As Customer Success Managers, we need to let our customers vent to solve the problem. Not only does it neutralize their feelings, but it also teaches us about them and their situation.


To do that, resist the urge to interrupt and pay attention to what is said and how.

#2: Don't take it personally.


In my first year as a Support Rep., angry customers felt like personal attacks. Defensiveness and hurt left me unable to help them.


This changed when my manager at the time told me: “Tal, it’s not about you. You don’t know what they’re going through.”


What I know now is that customers aren’t attacking us personally. They see us as a representative of the company.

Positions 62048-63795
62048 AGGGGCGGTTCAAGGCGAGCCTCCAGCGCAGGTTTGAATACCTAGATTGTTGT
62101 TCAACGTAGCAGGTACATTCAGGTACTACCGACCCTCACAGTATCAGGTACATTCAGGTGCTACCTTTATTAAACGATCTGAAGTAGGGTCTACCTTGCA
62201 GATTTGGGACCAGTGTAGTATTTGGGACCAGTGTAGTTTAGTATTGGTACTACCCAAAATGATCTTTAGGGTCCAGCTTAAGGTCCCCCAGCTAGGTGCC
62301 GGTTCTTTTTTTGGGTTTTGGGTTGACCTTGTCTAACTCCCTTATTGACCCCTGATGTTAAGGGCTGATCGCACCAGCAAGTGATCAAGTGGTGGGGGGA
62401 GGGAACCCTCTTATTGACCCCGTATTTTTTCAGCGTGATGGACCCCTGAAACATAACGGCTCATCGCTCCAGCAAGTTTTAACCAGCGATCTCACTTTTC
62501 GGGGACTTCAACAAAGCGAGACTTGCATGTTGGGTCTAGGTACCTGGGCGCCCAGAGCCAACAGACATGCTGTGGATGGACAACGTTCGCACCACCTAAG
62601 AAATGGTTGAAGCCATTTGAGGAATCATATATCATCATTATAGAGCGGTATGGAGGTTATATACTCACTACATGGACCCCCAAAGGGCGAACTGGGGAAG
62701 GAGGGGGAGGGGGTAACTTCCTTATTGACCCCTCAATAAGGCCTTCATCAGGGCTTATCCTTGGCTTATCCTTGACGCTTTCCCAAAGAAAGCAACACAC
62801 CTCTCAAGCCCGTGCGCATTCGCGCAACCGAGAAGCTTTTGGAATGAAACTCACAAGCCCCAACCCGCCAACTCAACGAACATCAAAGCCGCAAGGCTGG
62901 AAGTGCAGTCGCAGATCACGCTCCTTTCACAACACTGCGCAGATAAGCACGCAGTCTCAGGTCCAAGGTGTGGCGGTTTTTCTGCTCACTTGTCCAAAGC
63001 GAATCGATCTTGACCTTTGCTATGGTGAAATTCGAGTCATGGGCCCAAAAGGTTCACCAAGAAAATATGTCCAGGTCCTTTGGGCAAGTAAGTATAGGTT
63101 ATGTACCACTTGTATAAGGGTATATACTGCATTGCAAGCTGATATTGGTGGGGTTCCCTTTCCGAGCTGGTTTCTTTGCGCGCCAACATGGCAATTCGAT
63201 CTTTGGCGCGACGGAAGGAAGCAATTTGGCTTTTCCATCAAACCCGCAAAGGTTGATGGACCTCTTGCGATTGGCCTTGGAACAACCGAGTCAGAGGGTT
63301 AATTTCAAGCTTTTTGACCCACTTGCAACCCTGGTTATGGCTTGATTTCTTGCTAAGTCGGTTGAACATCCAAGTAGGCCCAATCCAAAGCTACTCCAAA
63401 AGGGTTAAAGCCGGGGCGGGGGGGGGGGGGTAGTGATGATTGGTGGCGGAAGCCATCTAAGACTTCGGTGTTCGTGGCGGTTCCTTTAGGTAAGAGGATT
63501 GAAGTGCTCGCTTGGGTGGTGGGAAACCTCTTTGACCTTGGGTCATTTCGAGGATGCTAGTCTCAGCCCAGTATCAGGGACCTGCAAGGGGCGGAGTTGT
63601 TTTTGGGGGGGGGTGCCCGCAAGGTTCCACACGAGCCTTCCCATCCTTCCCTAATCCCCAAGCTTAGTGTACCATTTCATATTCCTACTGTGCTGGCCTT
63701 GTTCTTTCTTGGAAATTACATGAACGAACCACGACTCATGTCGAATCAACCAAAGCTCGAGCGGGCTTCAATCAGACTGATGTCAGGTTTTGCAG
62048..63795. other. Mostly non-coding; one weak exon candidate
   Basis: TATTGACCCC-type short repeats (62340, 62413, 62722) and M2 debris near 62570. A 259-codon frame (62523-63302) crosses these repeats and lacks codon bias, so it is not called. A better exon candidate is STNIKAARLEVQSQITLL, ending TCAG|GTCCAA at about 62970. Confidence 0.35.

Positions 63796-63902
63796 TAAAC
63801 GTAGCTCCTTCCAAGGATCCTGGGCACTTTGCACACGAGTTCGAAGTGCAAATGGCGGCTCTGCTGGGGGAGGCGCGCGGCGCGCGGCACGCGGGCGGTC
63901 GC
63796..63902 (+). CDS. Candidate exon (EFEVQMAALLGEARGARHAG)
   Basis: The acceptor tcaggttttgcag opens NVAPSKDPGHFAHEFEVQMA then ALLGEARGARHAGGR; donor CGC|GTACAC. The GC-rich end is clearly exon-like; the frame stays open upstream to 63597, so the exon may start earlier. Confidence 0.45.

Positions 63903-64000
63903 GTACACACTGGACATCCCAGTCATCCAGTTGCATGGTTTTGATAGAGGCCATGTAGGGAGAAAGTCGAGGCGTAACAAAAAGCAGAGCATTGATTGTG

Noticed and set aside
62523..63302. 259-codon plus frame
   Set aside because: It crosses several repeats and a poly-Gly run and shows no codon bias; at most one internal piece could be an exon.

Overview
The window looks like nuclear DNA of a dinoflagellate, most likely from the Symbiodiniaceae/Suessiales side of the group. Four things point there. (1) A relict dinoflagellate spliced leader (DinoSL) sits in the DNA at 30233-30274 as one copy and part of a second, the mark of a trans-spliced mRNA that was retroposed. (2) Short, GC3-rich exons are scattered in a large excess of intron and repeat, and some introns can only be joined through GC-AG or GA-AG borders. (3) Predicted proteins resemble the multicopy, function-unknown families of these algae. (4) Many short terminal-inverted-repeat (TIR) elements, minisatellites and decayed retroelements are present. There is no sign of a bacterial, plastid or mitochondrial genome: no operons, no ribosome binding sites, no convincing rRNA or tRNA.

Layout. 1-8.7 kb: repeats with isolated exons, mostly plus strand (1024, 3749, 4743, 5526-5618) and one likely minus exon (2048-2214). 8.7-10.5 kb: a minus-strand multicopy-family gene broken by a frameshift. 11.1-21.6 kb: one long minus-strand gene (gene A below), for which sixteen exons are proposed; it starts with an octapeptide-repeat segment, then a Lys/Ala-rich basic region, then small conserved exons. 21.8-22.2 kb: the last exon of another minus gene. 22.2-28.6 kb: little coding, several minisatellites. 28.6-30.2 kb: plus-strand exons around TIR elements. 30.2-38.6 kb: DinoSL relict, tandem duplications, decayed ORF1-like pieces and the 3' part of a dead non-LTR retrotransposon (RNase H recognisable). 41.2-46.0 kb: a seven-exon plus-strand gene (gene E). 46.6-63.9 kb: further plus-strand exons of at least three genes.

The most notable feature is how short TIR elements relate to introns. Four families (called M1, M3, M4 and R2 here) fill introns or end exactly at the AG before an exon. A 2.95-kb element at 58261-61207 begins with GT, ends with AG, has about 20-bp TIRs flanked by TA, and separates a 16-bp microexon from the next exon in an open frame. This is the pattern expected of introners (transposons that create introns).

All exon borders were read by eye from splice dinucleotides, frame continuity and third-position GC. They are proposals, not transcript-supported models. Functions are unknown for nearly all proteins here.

As soon as you internalize this, the more helpful you’ll be and the more control you’ll have over your reactions.

#3: They want you to be empathic.


Empathy is one of the most important skills for these difficult situations.

Woman supporting a man
Photo by Alex Green

Step into someone else’s shoes and reflect on how we would have felt in their place.


This perspective helps us understand the customer’s feelings and reactions. In this nonjudgemental position, we can validate their feelings and reduce their intensity.





Here are my top 3 empathetic expressions:

  1. “I completely understand your frustration.”

  2. "What I hear you say is..."

  3. "I know this is important to you and I want to make sure I get it right."


#4: They want you to care.


This is so obvious, and yet, we tend to forget it.


The sense that someone else cares about us is a game-changer. It’s what builds relationships.


You see, customers want to feel that you care and see you making a genuine effort to help.


Send this message across and learn more about the customer by using active listening and curiosity.